“The Man Behind the Discourse reveals something of the drive in all of us to know who we are. Of what we all want to know and can’t. It is very much the story of a search. And along the way it gives us hints and packets of information on a nearly invisible man whose name has passed our lips without a thought or reference to ‘the man behind’ it. If you are a family historian, this book is worth your time as an example of how it’s done. If you’re just interested in the story of the man whose death brought us a remarkable sermon, then this book will introduce him to you.” — WVS,

‎“Joann Follett Mortensen, the third great-granddaughter of King Follett, spent more than thirty years researching her ancestor. The book is intensely researched. I recommend this book to anyone who likes Mormon history.” — Vickie Cleverley Speek, Association of Mormon Letters

“The book is meticulously researched, well-documented and nicely written. Mortensen shows us the Follett family in the context of the history of The Church of Jesus Christ of Latter-day Saints.” — Rosemarie Howard, Deseret News

“Joann Follett Mortensen has accomplished a wonderful feat. . . . [Her] biography of her ancestor fills an important void in Mormon biographical studies... [She] is to be commended for her efforts.” — Christopher, Juvenile Instructor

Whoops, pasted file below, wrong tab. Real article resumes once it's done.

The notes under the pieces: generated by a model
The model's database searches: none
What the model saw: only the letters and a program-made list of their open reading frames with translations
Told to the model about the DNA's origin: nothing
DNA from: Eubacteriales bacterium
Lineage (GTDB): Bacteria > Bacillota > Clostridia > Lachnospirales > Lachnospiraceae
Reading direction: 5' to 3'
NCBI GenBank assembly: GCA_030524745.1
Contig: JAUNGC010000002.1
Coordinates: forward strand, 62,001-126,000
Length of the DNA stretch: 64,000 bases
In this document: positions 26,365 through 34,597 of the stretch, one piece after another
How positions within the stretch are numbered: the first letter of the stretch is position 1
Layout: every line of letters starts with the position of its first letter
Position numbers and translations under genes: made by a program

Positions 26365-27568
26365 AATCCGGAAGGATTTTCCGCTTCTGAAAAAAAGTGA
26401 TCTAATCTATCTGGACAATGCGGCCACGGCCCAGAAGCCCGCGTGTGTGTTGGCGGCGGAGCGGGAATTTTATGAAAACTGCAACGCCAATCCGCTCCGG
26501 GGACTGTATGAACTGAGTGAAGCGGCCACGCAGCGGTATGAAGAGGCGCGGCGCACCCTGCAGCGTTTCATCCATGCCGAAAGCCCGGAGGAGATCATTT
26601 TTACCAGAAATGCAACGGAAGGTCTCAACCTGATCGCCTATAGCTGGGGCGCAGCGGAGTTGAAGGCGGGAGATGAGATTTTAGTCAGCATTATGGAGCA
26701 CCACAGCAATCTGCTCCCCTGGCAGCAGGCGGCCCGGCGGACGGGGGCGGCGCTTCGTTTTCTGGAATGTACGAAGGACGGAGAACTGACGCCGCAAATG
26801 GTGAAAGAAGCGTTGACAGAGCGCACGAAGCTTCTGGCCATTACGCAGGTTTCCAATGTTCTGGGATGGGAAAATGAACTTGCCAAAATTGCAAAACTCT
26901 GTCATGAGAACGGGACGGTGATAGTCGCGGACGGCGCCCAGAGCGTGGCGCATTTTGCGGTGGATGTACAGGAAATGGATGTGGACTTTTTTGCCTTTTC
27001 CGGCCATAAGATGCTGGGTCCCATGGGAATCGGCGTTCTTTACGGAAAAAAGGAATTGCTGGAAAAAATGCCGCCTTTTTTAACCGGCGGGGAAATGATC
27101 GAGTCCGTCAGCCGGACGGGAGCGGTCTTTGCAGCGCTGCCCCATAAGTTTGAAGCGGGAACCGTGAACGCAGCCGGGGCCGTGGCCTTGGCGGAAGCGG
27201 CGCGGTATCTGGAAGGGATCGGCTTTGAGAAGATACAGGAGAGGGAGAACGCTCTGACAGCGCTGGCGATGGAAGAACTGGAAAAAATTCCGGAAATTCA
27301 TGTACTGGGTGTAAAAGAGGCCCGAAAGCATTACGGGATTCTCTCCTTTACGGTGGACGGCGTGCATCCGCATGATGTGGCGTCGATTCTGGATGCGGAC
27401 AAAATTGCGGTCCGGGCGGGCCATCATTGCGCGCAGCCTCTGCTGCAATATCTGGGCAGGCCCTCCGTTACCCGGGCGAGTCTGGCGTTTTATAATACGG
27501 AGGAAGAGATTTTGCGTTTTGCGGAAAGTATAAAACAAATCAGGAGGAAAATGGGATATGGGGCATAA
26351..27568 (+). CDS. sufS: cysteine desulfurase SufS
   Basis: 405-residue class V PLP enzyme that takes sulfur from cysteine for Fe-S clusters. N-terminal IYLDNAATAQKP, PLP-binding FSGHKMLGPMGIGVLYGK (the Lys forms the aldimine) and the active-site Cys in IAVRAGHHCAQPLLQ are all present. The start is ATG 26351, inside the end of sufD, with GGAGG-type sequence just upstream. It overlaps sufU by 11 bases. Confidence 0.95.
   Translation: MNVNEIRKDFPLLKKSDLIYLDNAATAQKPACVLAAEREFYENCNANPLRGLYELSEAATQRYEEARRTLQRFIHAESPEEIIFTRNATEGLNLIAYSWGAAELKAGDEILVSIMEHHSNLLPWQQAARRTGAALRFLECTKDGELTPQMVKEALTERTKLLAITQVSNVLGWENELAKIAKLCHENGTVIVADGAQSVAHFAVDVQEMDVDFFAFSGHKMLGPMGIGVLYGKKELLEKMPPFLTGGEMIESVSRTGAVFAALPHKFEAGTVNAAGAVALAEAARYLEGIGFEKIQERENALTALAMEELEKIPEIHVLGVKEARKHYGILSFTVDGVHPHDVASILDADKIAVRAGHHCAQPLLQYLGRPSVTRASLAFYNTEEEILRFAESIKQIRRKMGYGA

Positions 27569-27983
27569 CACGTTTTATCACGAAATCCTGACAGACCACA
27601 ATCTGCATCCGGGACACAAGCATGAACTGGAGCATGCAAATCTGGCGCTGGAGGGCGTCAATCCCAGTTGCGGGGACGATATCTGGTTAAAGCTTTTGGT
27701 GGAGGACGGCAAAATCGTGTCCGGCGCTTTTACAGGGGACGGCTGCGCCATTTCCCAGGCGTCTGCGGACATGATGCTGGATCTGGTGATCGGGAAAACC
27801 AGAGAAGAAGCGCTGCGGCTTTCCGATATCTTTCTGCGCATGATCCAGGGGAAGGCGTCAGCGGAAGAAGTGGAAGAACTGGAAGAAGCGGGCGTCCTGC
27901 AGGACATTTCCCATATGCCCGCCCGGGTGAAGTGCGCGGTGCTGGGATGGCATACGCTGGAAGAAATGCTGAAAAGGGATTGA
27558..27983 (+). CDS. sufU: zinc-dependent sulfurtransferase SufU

“For anyone interested in learning about King Follett’s life—or the lives of the early Saints in general—The Man Behind the Discourse is a thorough, well-written, and readable resource.” — Emily Bates, BYU Studies

About the Author:

Joann Follett Mortensen {}, a third great-granddaughter of King and Louisa Follett, is an Arizona native. She graduated from the University of Arizona with a B.S. in secondary education, a major in business, and a minor in history. Her professional life has focused on working with school districts and school boards where she specialized in providing consulting services for personalized administrative searches, board and leadership training, and team-building activities. As a volunteer, she has participated on numerous councils and boards serving education and the arts in her community and in Arizona.
     Not all Folletts followed Brigham Young, but her branch of the family did and was colonizing Arizona’s Gila Valley by the 1880s. Joann, an avid family historian, began serious research for this book in the 1970s. She gave a paper at the 2003 Mormon History Association conference in Kirtland, Ohio: “King Follett: the Kirtland Years—One Who Bore the Burden,” and followed up in 2005 with an article in theJournal of Mormon History: “King Follett: The Man behind the Discourse.”
     She and her husband Irval, an attorney, have three children, seven grandchildren, and one great-grandchild. They served an eighteen-month mission (2010–11) at the LDS Church History Library in Salt Lake City. Assigned to the Collections and Development Department, they are continuing that work as Church Service Missionaries from their home in Safford, Arizona.
     Joann welcomes any input into the history of King Follett and his family.

More Information:

601 pages
ISBN: 9781589580367 (Paperback)
Published December 2011